The Sacrifice of Isaac

Probably after a design by Reinhold Vasters German

On view at The Met Fifth Avenue in Gallery 542

The size and shape of this pendant suggests that its model was not a Renaissance jewel, but perhaps instead an ornamental cartouche from the rim of a Mannerist silver basin, a plaquette of gold, silver, or rock crystal from a jewel casket, or a book cover. The ornament on the frame and the back of the pendant is a mixture of decorative motifs that were in vogue at several different periods during the sixteenth and early seventeenth centuries. The central pattern on the back, ultimately derived from sixteenth-century Moresque ornament, is comparable to one of Reinhold Vasters’s designs for a pendant in the Victoria and Albert Museum, London, but the identity of the maker of this pendant remains uncertain.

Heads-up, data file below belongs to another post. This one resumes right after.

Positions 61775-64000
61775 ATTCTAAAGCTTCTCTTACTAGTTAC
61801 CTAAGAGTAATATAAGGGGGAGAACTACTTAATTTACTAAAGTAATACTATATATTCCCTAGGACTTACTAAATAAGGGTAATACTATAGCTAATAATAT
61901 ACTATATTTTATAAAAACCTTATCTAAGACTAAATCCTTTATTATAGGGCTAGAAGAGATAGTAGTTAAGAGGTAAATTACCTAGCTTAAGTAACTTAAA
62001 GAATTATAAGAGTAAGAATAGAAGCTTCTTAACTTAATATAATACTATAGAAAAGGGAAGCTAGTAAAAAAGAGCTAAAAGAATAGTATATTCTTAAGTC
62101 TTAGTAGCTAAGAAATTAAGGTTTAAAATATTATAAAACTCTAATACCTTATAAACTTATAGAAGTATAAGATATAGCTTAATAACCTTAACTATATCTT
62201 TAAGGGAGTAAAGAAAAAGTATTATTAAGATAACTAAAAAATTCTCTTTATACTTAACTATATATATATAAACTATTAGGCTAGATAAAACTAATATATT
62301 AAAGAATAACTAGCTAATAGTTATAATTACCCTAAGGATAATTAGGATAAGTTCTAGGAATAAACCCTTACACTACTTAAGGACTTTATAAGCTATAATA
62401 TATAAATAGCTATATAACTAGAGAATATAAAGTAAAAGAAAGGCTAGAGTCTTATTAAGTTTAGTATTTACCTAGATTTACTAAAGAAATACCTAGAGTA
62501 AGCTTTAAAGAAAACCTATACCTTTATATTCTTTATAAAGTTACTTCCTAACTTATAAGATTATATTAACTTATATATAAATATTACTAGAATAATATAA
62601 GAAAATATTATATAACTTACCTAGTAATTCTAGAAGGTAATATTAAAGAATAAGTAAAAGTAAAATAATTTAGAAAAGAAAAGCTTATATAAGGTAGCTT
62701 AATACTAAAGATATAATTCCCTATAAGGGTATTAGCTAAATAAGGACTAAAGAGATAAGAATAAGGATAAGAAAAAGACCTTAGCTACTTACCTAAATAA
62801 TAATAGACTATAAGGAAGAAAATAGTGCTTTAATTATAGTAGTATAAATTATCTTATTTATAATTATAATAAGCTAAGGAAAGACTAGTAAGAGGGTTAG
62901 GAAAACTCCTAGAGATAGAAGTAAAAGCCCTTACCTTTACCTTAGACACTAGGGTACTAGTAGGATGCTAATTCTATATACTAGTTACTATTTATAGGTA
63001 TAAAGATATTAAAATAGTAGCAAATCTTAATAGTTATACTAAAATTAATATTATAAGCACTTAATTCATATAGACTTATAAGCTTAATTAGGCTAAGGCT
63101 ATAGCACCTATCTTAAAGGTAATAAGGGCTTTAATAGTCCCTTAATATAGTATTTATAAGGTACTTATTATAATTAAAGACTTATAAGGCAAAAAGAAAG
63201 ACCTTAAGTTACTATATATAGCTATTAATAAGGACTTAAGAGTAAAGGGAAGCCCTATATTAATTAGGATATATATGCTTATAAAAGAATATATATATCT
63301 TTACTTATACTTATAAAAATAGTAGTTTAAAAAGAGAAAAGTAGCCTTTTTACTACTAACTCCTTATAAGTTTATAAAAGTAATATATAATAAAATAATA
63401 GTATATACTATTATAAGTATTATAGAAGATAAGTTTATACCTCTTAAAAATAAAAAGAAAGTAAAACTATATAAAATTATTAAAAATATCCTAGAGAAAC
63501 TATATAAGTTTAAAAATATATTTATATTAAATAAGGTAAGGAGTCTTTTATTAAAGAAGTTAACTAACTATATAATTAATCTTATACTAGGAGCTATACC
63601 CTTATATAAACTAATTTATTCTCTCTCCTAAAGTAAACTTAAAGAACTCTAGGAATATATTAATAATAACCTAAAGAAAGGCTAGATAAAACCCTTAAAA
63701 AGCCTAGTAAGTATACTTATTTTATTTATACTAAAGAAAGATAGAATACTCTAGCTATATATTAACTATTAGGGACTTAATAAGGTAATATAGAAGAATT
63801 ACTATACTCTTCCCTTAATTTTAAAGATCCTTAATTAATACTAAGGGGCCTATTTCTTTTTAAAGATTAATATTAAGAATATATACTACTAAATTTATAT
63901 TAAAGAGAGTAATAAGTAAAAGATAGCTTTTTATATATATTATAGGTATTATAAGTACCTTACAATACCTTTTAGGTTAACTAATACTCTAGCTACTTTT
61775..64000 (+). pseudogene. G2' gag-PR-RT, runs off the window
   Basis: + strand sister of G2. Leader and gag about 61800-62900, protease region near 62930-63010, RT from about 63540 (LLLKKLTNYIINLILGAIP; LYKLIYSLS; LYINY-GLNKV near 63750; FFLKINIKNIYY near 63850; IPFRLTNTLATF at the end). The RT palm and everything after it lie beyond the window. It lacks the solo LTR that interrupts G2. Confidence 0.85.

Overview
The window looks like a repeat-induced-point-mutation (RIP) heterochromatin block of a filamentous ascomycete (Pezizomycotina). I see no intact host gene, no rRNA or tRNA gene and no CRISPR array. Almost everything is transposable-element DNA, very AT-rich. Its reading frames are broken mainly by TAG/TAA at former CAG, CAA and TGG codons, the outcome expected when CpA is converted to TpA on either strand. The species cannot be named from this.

[Clare Vincent, The Jack and Belle Linsky Collection at the Metropolitan Museum of Art, New York, 1984, p. 199, no. 119]

The Sacrifice of Isaac, Probably after a design by Reinhold Vasters (German, Erkelenz 1827–1909 Aachen), Enameled gold set with emeralds, rubies, and pearls and with pendant pearls, probably French or German

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